"The privilege of a lifetime is being who you are."

— Joseph Campbell

Many of us find it hard to accept and embrace our own unique spark in the miracle of life. That certainly is the case of Marnie Minerini (Susan Sarandon) who after the death of her husband leaves New Jersey and moves out to Los Angeles to be closer to her daughter Lori (Rose Byrne) who writes for television, has two dogs, and desperately misses her former boyfriend (Jason Ritter). But instead of being grateful for Marnie's maternal instincts (calling repeatedly, texting, and stopping in unannounced), Lori finds it extremely irritating and lets her know that she needs to respect the boundaries between them.

"You can trust the promise of this opening: Unfurl yourself into the grace of beginning that is one with your life's desire."

— John O'Donohue

Marnie decides to unfurl her kindness and generosity in some new directions. She befriends Jillian (Cecily Strong), a friend of Lori's who is married but never had the wedding ceremony she had dreamed about all of her life. Marnie becomes her fairy godmother by paying all the expenses, from wedding dress to a ship venue, to bring Jillian's desire to fruition.

Freddy (Jerrod Carmichael) is a gregarious Apple Store employee who also reaps the benefits of Marnie's thoughtfulness. She suggests a new career path for him and even drives him regularly to night school. As a volunteer at the hospital, this do-gooder brings joy to a lonely elderly woman who wants to make an important connection but is unable to voice her need.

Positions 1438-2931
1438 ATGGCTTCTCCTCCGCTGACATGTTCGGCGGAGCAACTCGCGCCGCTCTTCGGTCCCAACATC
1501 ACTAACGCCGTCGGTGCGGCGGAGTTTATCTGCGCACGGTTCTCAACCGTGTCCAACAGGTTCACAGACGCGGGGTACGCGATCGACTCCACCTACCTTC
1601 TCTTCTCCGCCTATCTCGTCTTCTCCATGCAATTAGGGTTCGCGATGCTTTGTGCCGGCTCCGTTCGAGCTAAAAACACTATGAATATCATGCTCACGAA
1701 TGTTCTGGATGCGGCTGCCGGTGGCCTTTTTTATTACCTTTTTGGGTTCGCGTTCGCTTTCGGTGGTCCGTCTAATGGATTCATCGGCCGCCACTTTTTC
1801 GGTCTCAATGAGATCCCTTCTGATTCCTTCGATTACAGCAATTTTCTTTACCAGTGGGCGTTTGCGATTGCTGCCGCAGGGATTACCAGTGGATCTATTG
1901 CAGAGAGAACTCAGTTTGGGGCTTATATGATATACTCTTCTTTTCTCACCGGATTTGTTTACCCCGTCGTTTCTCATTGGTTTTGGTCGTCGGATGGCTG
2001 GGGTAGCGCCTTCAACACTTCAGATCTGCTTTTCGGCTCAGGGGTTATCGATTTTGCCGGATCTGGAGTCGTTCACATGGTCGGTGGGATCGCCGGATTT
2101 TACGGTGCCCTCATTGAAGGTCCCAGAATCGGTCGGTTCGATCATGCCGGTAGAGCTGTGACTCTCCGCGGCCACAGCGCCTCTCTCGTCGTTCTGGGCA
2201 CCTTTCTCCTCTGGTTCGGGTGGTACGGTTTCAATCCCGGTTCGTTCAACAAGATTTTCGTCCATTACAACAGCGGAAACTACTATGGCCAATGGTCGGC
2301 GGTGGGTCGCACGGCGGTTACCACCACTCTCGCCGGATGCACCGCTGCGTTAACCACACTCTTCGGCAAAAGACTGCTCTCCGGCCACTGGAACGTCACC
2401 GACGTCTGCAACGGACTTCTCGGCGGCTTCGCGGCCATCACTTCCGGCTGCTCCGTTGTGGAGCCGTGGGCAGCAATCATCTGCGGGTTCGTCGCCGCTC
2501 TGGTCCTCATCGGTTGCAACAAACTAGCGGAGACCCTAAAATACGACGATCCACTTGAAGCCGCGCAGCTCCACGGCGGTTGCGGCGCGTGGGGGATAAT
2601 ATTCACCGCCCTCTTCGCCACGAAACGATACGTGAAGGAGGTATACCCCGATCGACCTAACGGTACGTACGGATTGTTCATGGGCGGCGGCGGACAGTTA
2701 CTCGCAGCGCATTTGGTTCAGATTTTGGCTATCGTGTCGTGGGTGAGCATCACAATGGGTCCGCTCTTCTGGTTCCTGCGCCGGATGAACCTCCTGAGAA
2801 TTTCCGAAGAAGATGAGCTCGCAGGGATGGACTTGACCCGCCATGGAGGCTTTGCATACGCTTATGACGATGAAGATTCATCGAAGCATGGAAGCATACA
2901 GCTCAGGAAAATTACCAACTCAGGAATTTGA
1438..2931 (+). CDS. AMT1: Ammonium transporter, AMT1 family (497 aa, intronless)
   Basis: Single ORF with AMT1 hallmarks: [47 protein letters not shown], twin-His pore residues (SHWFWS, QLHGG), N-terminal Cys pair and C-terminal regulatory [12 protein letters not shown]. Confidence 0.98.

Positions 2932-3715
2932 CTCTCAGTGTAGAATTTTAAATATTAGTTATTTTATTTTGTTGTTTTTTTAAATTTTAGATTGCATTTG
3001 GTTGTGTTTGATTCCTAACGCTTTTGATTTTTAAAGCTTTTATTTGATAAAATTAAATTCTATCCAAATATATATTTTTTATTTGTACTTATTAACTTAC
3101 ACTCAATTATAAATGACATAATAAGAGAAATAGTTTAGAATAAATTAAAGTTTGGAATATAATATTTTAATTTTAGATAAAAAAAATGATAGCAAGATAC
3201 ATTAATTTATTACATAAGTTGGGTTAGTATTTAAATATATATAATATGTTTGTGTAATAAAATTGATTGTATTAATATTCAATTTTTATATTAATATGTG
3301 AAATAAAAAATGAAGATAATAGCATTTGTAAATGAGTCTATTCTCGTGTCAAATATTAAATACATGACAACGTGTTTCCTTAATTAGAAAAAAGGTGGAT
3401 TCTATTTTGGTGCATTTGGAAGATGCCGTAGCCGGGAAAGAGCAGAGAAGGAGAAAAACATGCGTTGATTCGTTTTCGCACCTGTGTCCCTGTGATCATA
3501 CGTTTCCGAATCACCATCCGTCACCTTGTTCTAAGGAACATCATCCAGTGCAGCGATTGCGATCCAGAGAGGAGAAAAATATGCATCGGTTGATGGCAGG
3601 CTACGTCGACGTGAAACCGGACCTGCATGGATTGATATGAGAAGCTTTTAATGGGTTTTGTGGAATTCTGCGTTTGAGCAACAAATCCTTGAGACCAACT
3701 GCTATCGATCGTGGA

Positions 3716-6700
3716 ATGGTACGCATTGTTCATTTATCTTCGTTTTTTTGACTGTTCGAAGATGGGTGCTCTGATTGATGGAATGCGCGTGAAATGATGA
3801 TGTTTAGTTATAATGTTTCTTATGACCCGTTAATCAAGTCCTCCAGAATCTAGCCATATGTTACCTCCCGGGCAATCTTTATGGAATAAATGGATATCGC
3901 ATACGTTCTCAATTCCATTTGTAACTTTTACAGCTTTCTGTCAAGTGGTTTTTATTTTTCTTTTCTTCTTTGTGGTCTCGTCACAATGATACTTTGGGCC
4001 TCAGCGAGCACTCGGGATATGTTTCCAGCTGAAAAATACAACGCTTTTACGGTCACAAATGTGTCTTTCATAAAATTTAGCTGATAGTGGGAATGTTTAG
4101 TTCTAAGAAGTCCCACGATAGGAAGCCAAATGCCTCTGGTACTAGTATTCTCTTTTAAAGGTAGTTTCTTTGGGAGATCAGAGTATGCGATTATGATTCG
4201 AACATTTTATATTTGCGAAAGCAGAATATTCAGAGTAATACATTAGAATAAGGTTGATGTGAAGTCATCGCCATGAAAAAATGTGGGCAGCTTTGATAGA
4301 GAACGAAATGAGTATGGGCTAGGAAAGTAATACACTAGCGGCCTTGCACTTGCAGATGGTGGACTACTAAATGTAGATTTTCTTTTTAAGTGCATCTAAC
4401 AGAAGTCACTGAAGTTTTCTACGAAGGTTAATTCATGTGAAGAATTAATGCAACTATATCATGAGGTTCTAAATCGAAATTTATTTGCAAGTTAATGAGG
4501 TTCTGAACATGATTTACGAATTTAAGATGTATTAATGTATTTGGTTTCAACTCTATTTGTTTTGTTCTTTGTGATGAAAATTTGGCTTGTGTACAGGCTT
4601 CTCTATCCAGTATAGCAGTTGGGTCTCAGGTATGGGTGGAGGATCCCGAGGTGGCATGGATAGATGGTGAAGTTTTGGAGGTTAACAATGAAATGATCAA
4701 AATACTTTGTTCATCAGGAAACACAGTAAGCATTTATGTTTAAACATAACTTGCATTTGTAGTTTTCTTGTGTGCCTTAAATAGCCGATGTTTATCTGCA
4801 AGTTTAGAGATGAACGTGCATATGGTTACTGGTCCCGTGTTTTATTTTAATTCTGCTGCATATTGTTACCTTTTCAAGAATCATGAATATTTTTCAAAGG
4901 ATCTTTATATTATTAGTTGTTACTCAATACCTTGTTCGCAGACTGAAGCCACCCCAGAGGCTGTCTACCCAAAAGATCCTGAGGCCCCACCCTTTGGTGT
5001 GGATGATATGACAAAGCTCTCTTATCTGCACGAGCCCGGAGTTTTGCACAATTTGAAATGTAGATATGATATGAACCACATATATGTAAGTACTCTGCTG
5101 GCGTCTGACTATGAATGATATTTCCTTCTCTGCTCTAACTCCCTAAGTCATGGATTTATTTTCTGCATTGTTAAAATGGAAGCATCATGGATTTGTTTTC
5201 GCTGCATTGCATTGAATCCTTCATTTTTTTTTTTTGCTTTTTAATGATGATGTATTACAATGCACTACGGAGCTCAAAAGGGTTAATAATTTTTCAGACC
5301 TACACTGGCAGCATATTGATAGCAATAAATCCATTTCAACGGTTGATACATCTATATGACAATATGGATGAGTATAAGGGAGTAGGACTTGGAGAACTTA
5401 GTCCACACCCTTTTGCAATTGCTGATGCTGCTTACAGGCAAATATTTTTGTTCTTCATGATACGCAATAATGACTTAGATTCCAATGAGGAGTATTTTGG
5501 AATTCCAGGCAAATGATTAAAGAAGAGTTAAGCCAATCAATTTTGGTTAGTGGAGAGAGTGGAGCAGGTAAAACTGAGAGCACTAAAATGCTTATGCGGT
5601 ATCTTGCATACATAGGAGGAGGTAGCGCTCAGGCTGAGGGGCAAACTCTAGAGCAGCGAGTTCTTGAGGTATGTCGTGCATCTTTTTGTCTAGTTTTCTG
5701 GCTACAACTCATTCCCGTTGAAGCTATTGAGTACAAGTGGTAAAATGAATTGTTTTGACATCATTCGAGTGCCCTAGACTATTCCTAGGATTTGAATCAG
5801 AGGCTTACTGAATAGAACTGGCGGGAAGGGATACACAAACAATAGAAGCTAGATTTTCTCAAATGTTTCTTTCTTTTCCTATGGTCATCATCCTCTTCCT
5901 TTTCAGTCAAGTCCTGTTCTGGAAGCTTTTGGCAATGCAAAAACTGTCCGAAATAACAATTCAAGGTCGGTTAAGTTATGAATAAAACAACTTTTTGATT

"You cannot control what happens to you, but you can control your attitude toward what happens to you, and in that, you will be mastering change rather than allowing it to master you."

— Brian Tracy

When her therapist (Amy Landecker) hears about the changes in Marnie's life, she suggests that she might be overcompensating for having inherited so much money from her husband. Is she having lingering issues of not being able to let go of him and closing herself off from other relationships?

There are several scenes in this unusual film written and directed by Lorene Scafaria where this confused and lonely senior's positive attitude manifests itself: we feel the pleasure in a ride she takes in her husband's convertible; we rejoice with her when she walks on the set of a movie and winds up as an extra; we relish the pleasure she derives from devouring a fresh egg for breakfast; and, best of all, we shiver with anticipation as she tries to decide to begin a serious love relationship with a retired cop (J. K. Simmons) who rides a Harley and raises free-range chickens who adore the singing of Dolly Parton.

"Have patience with all things, but chiefly have patience with yourself. Do not lose courage by considering your own imperfections, but instantly set about remedying them: every day begin the task anew."

— St. Francis de Sales

The Meddler presents Marnie's very real character flaws and in so doing does not sugarcoat the kindnesses that she lavishes on strangers. Some might say that she does the right things for the wrong reasons but by the end of her journey of self-transformation she is more awake, alive, and clear than she has ever been. In saying "yes!" to life, she lifts our spirits and we leave the theater on a genuine high.